New Antioxidant Genes from an Anhydrobiotic Insect: Unique Structural Features in Functional Motifs of Thioredoxins
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Polipedilum vanderplanki is the most complex known organism able to survive body desiccation via entering a state of suspended metabolism called anhydrobiosis. This unique ability is based on the specific molecular machinery involving a synthesis of non-reducing sugar trehalose and a variety of protective proteins. Genes encoding these protective proteins are extensively duplicated in the P. vanderplanki genome and become hugely upregulated in response to desiccation. Some of these highly expressed genes encode substitutions of amino acids crucial for the function of corresponding proteins. An intriguing group of protective proteins in P. vanderplanki are thioredoxins (TRX). These antioxidant proteins are important for P. vanderplanki anhydrobiosis since desiccation is tightly related to the elevated production of free radicals and oxidative damage. The TRX set is unprecedentedly expanded in the P. vanderplanki genome up to 25 TRX genes. Genomes of congeneric midge Polipedilum nubifer, Apis mellifera, Drosophila melanogaster, and Anopheles gambiae encode only 3–7 TRX genes. Moreover, all three P. vanderplanki thioredoxin genes most expressed at 24 h of P. vanderplanki larva desiccation encode for proteins missing the typical CxxC motif.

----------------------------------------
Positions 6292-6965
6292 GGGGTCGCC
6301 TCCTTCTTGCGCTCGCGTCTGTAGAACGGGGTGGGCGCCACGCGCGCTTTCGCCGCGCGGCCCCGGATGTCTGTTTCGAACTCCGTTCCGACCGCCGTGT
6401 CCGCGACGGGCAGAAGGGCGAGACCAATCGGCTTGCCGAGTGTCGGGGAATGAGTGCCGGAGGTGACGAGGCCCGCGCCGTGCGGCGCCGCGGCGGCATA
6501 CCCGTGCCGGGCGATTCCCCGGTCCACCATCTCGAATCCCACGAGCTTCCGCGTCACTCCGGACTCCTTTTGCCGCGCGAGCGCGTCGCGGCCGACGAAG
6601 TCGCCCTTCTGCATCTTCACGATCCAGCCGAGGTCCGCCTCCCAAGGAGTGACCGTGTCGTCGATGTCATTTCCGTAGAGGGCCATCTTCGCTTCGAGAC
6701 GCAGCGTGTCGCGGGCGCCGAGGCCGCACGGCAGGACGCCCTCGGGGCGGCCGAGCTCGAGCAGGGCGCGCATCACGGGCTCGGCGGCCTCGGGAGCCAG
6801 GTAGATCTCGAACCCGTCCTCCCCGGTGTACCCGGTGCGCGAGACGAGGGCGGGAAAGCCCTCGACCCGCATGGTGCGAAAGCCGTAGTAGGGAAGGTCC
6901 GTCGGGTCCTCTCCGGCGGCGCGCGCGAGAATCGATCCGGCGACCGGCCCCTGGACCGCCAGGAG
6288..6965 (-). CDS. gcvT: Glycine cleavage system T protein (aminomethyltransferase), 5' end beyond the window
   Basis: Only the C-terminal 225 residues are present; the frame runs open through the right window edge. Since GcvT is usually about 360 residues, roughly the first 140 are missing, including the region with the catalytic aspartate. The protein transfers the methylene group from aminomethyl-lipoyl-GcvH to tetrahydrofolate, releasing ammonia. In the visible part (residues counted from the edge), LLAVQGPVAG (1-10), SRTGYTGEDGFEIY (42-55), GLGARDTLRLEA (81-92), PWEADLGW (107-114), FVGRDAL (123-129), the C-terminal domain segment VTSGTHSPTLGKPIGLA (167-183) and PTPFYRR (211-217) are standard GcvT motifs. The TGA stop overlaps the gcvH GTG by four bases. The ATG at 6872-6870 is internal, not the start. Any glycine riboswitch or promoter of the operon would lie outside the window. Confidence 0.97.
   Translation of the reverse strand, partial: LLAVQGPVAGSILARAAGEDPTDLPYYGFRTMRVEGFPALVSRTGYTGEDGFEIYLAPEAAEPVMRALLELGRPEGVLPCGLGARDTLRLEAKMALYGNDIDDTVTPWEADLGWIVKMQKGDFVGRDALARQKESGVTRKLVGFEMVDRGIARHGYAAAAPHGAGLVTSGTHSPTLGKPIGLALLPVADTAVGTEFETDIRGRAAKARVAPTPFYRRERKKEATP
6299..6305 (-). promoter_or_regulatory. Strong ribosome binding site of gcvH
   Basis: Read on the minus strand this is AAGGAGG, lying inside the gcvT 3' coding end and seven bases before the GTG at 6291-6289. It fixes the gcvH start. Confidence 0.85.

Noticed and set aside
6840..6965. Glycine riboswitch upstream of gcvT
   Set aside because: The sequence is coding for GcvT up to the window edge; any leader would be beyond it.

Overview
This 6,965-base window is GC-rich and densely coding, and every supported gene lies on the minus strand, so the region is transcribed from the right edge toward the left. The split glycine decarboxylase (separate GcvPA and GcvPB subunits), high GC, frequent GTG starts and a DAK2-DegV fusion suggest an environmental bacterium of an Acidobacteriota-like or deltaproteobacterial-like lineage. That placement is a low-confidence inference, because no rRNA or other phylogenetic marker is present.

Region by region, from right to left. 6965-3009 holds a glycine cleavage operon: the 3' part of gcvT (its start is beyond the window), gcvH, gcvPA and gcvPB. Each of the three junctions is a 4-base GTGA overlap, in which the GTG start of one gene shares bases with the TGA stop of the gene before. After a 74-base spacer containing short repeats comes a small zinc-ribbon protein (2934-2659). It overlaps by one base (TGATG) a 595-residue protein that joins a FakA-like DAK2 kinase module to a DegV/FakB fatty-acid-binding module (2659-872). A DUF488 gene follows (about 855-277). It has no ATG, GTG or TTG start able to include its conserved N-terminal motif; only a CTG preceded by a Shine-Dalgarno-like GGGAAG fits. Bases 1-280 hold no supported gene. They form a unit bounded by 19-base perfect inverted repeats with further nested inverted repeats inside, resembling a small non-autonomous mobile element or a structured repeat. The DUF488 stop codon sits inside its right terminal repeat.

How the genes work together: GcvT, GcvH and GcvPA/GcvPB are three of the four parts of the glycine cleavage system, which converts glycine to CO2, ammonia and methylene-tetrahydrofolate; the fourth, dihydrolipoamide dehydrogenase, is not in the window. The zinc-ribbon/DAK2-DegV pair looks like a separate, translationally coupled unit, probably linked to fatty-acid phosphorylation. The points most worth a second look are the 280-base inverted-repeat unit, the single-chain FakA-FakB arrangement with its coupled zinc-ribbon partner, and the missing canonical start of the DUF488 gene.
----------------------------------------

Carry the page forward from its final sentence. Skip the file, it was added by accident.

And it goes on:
KeywordsAnhydrobiosis P. vanderplanki Thioredoxins Amino acid substitution CxxC motif
This work was supported by Ministry of Education and Science of the Russian Federation (Research identifier: RFMEFI58414X0002).
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Conflict of Interest
The authors declare that they have no conflict of interests.
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